Laugh like a sailor


Irvin Trigueros

Mario Castillo scolds a shocked Claudia Vasquez during opening night of the new LMC performance of “The Cripple of Inishmaan” in the Little Theater

Rattana Kima

As audience members strolled into the Little Theater, chatter fought with the upbeat music playing in the background. The opening night of The Cripple of Inishmaan, written by Martin McDonagh and directed by Reid Davis, was minutes away from captivating the audience.

The lights dimmed and the music faded as fast as the audience’s murmurs. They were allowed a few last moments to soak up the sensational scenery before the actors stole the focus. The set was beautifully crafted and designed, in shades of blue and brown. The story takes place off the west coast of Ireland on Inishmaan in the Aran Islands, so the stage was cleverly designed to resemble an island. The floor between the set and front row was covered in a layer of sand with the bow of ship peeking out. The set on stage resembled a saloon with dark wooden floors and jars stacked on the shelves behind the counter.

The play focuses on the Story of Cripple Billy, played by Konnor Heredia, and opens with a scene of sisterly bickering between Kate and Eileen, played by Marina Ketchum and Miranda Ketchum. Fits of giggles and chuckles already started to erupt over the bickering, but the laughter did not end there.

JohnnyPateenMike, played by Claudia Vasquez, stole nearly every scene she appeared in. From exuberant entrances and over-exaggerated body language to his immense love for himself, laughter from the audience never ceased.

“It’s one of those plays that you’re not sure if you should laugh,” Vasquez said, explaining that the witty jokes and dark humor dealt with sensitive issues, such as the mocking Cripple

Billy constantly received from the rest of the characters.

But the laughs kept coming. From small chuckles to big belly laughs, the actors received a reaction for every joke. A few of the running gags included Bartley’s obsession with telescopes, Cripple Billy’s odd hobby of watching cows, and Helen’s love of smashing eggs.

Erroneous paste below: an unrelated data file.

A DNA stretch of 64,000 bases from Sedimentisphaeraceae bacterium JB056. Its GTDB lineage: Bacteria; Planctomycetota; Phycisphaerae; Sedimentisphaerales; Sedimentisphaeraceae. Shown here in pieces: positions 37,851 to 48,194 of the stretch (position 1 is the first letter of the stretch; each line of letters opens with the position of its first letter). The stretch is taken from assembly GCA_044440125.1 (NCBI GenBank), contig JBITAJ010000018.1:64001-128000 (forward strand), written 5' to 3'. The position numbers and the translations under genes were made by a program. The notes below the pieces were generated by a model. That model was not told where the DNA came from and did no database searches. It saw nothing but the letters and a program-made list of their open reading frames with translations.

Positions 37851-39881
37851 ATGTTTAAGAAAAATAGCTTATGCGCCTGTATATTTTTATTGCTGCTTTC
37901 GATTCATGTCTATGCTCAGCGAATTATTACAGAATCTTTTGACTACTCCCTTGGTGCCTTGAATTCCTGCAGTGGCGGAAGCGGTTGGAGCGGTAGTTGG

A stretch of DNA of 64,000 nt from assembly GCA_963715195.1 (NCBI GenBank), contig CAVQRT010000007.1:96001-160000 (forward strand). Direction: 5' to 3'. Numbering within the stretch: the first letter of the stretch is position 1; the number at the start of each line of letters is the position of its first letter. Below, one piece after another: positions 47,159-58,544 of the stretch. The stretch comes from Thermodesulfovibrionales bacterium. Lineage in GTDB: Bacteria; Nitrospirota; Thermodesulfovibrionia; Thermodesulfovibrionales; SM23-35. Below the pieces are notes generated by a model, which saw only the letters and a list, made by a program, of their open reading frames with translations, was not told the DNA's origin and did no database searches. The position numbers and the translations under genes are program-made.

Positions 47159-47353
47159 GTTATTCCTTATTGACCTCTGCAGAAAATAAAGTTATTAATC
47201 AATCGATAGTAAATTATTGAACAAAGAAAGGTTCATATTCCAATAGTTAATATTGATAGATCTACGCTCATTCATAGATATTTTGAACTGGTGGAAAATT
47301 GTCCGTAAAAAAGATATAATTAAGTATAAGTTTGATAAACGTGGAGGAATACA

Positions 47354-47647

“It was magnificent,” said Deena Love, one of the audience members. “It feels likes you’re there with them. It’s just that good.”

The acting performances were phenomenal. The actors all seemed comfortable with each other on stage, including the violent and emotional scenes.

When Babbybobby, played by Mario Castillo, realized Cripple Billy had deceived him, he gave Cripple Billy a beating. Each actor made it seemed so natural and effortless as they emulsified their characters.

Another audience favorite was Helen, played by Sonia Azizi.

The irony in her comedy was the male actor’s fear of her aggressive, vain attitude. Whenever Helen’s brother Bartley, played by Devin Williams, was on stage with her, he became the object of her humorous bullying tactics.

Aside from getting the audience to laugh nearly every minute, the actors made use of every space of the set.

Audience members were twisting and turning around in their seats every now and then throughout the play to see the actors around them.

In a few scenes, JohnnyPateen drunkenly strolled down the theater stairs and ran back up.

Babbybobby and JohnnyPateen, who were inches away from the front row seat engaged in a quick brawl in the sand with JohnnyPateen kicking dust toward the audience.

Helen threw an egg toward the television screen in the audience, where Cripple Billy revealed himself before descending the stairs to the stage. When evening approached on the island shore, fog lights on either side of the stage covered the rest of the Little Theater.

The production will continue its showings on April 26, 27, 29 at the Little Theater.

Aye, if ye want a good ‘ole laugh, go see The Cripple of an Inishmaan.